Consider the following silly example
theory meta_all imports Main begin lemma strict_subset: "⟦ A ⊂ B ⟧ ⟹ ∃a ∈ B. a ∉ A" apply(blast) done lemma strict_subset2: "∀A B. A ⊂ B ⟶ (∃a ∈ B. a ∉ A)" apply(blast) done lemma "¬ (∃A. A ⊂ A)" apply(rule notI) apply(erule exE)
Next I would like to use the
strict_subset lemma and substitute
A for both
B, and it will do that, but it will rename the existing
Aa, totally defeating the purpose of introducing the lemma.
apply(insert strict_subset [where A="A" and B="A"])
If I use the derived lemma
strict_subset2 everything works out fine, so I'm confident my reasoning is sound.
apply(insert strict_subset2) apply(erule_tac x="A" in allE, erule_tac x="A" in allE) apply(drule mp, assumption) apply(erule bexE, erule notE, assumption) done end
The point is that most standard lemmas are of the form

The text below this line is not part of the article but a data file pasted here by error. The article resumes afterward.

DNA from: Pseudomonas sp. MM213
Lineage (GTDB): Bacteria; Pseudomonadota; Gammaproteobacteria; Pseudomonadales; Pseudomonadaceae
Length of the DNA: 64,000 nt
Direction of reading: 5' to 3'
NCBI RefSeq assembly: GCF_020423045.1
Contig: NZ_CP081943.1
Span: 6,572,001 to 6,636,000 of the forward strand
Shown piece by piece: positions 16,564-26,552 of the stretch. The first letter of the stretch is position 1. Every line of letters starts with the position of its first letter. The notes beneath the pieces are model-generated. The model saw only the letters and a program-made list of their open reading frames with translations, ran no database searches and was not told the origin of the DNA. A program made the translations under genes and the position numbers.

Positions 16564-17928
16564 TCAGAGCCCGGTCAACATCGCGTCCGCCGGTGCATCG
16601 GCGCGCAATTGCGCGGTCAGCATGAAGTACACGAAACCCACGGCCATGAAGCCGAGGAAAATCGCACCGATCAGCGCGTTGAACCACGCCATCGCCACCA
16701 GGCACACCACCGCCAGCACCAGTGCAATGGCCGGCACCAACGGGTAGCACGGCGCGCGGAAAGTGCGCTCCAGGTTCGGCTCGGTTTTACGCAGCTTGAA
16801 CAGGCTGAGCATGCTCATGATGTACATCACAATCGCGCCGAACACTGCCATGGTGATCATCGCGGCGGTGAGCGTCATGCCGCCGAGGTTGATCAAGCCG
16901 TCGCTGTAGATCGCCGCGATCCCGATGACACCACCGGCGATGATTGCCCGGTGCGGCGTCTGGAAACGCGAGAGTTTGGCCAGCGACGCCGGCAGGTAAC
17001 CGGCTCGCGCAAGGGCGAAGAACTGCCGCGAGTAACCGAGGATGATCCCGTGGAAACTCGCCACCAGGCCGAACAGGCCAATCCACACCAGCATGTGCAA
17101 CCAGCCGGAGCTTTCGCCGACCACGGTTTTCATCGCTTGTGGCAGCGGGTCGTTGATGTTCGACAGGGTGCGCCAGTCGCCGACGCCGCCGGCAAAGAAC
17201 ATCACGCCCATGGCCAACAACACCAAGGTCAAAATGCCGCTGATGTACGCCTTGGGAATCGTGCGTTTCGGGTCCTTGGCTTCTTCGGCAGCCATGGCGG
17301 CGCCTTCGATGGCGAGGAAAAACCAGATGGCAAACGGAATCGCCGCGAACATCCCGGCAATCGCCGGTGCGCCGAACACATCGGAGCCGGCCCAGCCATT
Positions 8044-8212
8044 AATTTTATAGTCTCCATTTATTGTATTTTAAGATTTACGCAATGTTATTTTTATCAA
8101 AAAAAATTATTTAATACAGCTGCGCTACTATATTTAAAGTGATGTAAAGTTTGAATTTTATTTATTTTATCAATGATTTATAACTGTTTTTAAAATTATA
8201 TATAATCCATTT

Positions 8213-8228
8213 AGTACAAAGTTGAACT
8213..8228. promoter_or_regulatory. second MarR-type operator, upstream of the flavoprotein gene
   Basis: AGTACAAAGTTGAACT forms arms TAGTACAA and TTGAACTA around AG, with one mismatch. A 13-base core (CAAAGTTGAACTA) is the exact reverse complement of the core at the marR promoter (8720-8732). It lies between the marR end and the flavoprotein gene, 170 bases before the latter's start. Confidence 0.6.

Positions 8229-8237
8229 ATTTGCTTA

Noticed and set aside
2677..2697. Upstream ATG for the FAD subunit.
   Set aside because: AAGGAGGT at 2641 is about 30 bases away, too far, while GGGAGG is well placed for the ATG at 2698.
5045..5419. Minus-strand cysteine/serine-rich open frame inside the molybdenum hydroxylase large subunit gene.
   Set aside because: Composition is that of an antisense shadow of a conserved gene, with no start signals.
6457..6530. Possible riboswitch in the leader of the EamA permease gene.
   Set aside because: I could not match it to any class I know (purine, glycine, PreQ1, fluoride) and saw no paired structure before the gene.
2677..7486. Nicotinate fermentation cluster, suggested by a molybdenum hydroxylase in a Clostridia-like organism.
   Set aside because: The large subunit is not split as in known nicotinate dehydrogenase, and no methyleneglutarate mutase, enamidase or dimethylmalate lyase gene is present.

strict_subset and not of the form
strict_subset2 and the makers of Isabelle can not have intended me to make my own
strict_subset2 myself first, so ergo, I must be doing something wrong.
I would like to understand why
A is renamed? I think it has something to do with the typing system, as I think I've also seen examples where meta-universal quantification was not a problem as long as the type was exactly right.
The other question is if I can prevent the renaming of
Of course it is very well possible that both questions actually become irrelevant with the really right answer as I'm still quite fresh to Isabelle.
PS. Is it possible to get the nice symbols from Isabelle here too?